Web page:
Religious groups were also active in the development of settlements. The village of Hebron, now a part of Lebanon, for example, was founded by Moravian missionaries. Members of this congregation were also instrumen­tal in having the name of Steitztown, named for its founder George Steitz, changed to the Biblical name of Lebanon. Although the commonly accepted date for the laying out of the village of Lebanon is 1750, the county of Lebanon was formed years later. Lebanon’s yesterday was marked by the slow, conservative, substantial growth that has characterized so many older cities, due mainly to the cautious and thrifty but persevering influence of the Pennsylvania Dutch.

Lebanon township was organized in 1729 with the creation of Lancaster County of which it was initially a part. Originally, the township included not only all of what now constitutes Leba­non County but extended into what are today the adjoining counties of Berks and Dauphin. In fact, in 1785 with the creation of Dauphin County, the area of present-day Lebanon Coun­ty then fell within its jurisdiction. It was not until 1813 that Gov. Simon Snyder approved an act of the assem­bly creating Lebanon County and ap­pointed the first county officials. John Andrew Shulze accepted the appoint­ments for five of these offices – Re­corder, Register, Prothonotary. Clerk of Orphan’s Court and of Sessions Court. He held these posts for eight years, and two years later was elected governor of Pennsylvania.

When Lebanon County was formed in 1813, two rooms of the beautiful Georgian mansion of Dr. Henry Stoy were used to house the county courts. It was in that building that James Buchanan, later to become the coun­try’s fifteenth president, practiced law as a young man. Dr. Stoy had moved to Lebanon in 1773 after being trained in medicine in Germany. He later became active in introducing smallpox inoculations to the area, but is better known by far for his cure of hydrophobia. Included as one of his many customers was President George Washington who, in his account book for October 18, 1797, noted giving his servant $25 to obtain medicine from the doctor.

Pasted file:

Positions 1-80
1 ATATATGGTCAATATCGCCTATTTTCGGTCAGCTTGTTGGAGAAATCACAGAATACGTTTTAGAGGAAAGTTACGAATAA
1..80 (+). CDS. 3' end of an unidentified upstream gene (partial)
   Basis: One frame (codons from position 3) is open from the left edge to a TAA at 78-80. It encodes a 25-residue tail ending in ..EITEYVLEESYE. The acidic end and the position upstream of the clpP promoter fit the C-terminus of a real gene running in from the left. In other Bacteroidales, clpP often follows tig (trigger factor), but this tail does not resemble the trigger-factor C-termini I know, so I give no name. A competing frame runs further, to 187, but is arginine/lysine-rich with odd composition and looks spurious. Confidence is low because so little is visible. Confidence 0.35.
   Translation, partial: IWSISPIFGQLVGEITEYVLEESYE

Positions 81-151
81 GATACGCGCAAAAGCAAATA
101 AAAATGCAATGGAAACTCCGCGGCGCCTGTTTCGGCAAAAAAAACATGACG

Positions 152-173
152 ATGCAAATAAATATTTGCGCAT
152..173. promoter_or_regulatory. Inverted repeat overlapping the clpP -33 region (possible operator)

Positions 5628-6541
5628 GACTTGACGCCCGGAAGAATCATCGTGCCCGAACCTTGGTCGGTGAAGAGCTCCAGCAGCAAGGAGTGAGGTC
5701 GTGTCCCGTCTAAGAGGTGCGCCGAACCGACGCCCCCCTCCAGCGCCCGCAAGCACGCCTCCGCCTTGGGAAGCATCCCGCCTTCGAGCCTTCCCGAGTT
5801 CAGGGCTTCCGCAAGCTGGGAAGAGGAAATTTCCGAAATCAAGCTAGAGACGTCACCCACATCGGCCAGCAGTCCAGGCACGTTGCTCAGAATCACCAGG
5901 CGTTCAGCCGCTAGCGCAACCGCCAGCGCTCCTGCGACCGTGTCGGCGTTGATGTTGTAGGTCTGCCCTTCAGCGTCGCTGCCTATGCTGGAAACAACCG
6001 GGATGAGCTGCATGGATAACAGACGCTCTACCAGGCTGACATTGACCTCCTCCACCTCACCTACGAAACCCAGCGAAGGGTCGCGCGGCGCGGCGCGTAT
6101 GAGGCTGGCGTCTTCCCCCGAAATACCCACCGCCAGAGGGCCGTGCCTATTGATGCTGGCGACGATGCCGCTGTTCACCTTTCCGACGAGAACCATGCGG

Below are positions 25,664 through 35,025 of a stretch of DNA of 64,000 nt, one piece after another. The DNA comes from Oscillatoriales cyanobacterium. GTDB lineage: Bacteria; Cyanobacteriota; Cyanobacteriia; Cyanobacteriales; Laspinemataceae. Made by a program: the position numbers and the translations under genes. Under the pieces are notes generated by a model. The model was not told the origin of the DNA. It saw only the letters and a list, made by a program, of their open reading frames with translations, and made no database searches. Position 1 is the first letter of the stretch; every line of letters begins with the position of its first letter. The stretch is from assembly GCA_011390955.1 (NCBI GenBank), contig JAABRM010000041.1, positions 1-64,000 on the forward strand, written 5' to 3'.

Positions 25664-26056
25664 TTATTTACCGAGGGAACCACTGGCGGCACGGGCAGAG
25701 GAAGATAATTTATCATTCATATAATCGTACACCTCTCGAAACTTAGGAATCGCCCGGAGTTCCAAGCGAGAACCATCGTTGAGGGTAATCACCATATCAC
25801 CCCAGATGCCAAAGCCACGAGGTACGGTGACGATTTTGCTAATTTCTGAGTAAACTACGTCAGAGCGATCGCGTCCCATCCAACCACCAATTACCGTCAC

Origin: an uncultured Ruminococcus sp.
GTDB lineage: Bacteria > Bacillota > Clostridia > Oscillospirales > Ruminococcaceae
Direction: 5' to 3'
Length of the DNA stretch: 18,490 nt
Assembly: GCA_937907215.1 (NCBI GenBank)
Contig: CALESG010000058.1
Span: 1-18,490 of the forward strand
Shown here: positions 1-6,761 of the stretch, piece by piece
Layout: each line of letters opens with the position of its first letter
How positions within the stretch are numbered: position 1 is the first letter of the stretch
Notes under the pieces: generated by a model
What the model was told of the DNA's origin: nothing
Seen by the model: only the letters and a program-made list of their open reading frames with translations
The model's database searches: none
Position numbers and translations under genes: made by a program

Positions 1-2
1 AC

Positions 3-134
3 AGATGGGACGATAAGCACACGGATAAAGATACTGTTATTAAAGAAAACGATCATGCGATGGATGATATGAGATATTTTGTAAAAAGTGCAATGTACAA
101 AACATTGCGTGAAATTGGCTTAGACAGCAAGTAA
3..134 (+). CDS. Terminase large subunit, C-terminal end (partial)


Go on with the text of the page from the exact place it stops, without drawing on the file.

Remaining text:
Lebanon County was visited by President Washington three times. His initial trip came in 1792 to inspect the progress or the first attempts to build the Union Canal. During his second stop, made for recreational purposes, he stayed at the home of Capt. Michael Ley. The Ley residence, located two miles west of Myerstown and open to the public, is now the beautiful Tul­pehocken Manor. Washington’s third visit was an overnight stay enroute to the scene or the Whiskey Rebellion.

or the many small towns found in Lebanon County, Schaefferstown is blessed with the distinction of having the first gravitational water convey­ance system by underground pipes in all the British colonies. This first public water system was started sometime before 1750, bringing water from the spring in Fountain Park through 1,300 feet of wooden pipe to the King George Hotel (built in 1746, now the Franklin Inn) and to two large troughs in town. Amazingly, this water system is still operational today. In contrast, the city of Lebanon did not have a municipal water system with underground pipes until more than one hundred years after the Schaeffers­town system was in place.


The Revolution and the Military